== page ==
Michelle Duklas (right) visits with Fr. Daniel Utrecht at the Archdiocese of Toronto’s Pastoral Centre during the April 9 Day of Confessions. Photo by Evan Boudreau

Archdiocese opens up its confessionals

  • April 20, 2014

TORONTO - More than 200 churches in the GTA opened their doors to receive thousands of repentants on April 9 as the Archdiocese of Toronto held a Day of Confessions in preparation for Easter.

The archdiocese has picked up on a growing trend that seeks to make it easier for people to prepare for Easter by receiving the sacrament of Reconciliation during Lent.

“We are aware that there are a lot of people who haven’t been to Confession in a long time in the Archdiocese of Toronto,” said Kris Dmytrenko, a spokesperson for the archdiocese. “(So Cardinal Thomas Collins) wanted to remove any and all (logistical) obstacles that are there to people experiencing the mercy of God through Reconciliation. One of those obstacles is that people don’t know where it is available, when it is available, or they might be lacking the resources to know how to go to Confession.”

Almost every one of the 225 parishes in the archdiocese opened its doors for Day of Confessions. Although the sacrament was not being offered around the clock, parishes were encouraged to hold extended and additional hours for Confession throughout the day.

While the number of participants was not tracked, Dmytrenko said “thousands will have celebrated the sacrament on this special day.” He called the day a success and said it will become a regular event.

“This is something that is going to be continuing indefinitely as a practice for Advent and Lent,” he said.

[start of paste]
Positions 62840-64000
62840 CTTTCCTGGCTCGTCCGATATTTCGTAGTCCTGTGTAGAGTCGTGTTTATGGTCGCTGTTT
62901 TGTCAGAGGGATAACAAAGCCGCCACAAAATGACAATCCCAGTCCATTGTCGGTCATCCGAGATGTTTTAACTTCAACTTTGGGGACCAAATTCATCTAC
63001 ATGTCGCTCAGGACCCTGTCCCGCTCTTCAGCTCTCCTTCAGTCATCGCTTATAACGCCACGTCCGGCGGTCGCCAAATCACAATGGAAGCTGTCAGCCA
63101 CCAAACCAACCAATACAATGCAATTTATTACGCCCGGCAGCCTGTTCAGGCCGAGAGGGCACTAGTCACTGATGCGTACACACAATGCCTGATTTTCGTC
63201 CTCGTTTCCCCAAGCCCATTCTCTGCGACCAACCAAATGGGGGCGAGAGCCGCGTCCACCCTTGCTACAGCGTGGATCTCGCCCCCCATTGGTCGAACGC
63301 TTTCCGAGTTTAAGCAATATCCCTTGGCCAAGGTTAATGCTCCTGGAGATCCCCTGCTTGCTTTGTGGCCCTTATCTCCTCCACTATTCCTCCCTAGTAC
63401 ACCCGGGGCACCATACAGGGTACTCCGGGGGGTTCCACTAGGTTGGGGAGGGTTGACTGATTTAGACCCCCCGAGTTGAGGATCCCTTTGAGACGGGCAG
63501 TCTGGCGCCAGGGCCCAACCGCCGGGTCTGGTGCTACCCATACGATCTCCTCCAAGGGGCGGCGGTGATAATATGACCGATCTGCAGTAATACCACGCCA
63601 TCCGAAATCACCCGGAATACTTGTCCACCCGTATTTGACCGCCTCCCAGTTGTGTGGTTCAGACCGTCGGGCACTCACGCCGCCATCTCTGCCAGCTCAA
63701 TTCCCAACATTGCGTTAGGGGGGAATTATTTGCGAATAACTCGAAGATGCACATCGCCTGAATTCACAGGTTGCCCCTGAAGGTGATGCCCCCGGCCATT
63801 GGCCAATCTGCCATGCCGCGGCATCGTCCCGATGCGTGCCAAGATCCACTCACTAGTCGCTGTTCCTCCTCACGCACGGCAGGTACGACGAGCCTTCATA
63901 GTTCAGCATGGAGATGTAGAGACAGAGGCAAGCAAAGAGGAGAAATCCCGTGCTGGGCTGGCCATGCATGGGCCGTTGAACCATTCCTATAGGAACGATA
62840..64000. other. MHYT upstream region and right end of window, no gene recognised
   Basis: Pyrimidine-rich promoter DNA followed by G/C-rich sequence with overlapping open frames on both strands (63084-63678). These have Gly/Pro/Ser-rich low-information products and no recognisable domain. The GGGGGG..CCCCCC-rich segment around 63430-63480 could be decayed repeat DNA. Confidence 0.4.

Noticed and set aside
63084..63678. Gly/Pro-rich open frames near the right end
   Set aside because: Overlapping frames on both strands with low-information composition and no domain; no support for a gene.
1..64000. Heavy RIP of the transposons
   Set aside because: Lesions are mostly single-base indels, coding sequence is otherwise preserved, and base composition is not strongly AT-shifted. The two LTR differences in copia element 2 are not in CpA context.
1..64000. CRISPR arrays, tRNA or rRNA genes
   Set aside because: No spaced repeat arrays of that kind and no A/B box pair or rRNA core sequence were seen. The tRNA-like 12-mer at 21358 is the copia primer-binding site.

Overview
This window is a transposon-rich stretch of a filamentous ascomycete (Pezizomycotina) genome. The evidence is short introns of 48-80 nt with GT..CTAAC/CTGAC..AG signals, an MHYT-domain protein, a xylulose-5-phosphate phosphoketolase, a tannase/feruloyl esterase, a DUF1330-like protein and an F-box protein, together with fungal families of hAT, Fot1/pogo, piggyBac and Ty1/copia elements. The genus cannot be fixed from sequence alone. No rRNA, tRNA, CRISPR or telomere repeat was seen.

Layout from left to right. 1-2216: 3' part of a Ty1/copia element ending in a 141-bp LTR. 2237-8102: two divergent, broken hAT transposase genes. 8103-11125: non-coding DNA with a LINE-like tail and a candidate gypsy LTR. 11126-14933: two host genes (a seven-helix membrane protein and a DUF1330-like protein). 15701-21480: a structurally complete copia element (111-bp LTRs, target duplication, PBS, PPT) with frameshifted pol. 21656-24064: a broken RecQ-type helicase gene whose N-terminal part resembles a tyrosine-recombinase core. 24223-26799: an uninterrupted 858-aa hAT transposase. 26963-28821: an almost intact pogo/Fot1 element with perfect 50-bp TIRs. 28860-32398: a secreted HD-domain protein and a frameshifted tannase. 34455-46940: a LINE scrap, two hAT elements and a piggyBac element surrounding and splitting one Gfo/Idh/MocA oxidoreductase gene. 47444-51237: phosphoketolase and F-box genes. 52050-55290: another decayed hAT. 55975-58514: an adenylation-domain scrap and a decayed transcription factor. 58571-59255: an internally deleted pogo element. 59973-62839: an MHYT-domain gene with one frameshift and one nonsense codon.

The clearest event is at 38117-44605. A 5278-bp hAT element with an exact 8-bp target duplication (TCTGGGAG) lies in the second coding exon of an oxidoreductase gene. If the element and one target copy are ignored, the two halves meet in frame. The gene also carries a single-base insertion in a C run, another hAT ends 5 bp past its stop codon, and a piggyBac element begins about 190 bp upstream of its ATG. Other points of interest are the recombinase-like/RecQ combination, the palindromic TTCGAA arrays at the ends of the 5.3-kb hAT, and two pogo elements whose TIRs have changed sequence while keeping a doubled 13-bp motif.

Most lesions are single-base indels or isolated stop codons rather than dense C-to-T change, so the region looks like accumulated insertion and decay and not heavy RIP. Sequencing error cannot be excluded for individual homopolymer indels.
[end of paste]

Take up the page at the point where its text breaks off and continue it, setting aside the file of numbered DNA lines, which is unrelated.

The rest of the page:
Michelle Duklas, a communications co-ordinator for the archdiocese, took advantage of the opportunity the archdiocese provided with its Day of Confessions at the pastoral centre. Doing so helped her connect with the meaning of Easter and the Lenten season.

“It helped me to focus and to appreciate the sacrifice that Jesus made. He died on the cross and took away our sins,” she said. “It is kind of like preparation for getting ready for the Resurrection.”

Although Duklas goes to confession monthly at her home parish, St. Joseph in Streetsville, Ont., she said she understands why some people avoid the sacrament all together.

“If their parish only offers it once a month or by appointment, a lot of people aren’t going to seek it out; it is like one extra step for them,” she said.

Duklas continued by saying even those who have relatively easy access to the sacrament can stay away out of fear — something even she experiences.

“There is always the dread, you kind of drag your feet in and think why am I here, I should just turn around and leave,” she said. “For me that is always the hardest part, to walk in, but once I am there and I have kneeled down and I have done the sign of the cross I feel like it kind of flows from there. I kind of feel like I am just embraced by the sacrament and by Jesus.”

And while Duklas personally prefers to go to Confession when she knows the parish will be relatively empty in order to avoid waiting, she said seeing others seeking forgiveness for their sins could help subside the fear that keeps some away.

Mark Adkinson, director of communication and development for the Diocese of London, said promoting that sense of community was part of the reason a Day of Confessions campaign was initiated in London 2010. Since then Adkinson said parishioners of the diocese’s 120 parishes have embraced the campaign, and thus the sacrament of Reconciliation, in large numbers each time the diocese hosts a Day of Confessions.

“We’ve had overwhelming success,” he said. “It has been incredibly popular every year that we have done it. We don’t keep tabs but we estimate that 10,000 people go to Confession every time we have this.”

Adkinson credits the idea to his former employer, the Archdiocese of Washington, where the campaign had been running for a number of years before he migrated to London, Ont.

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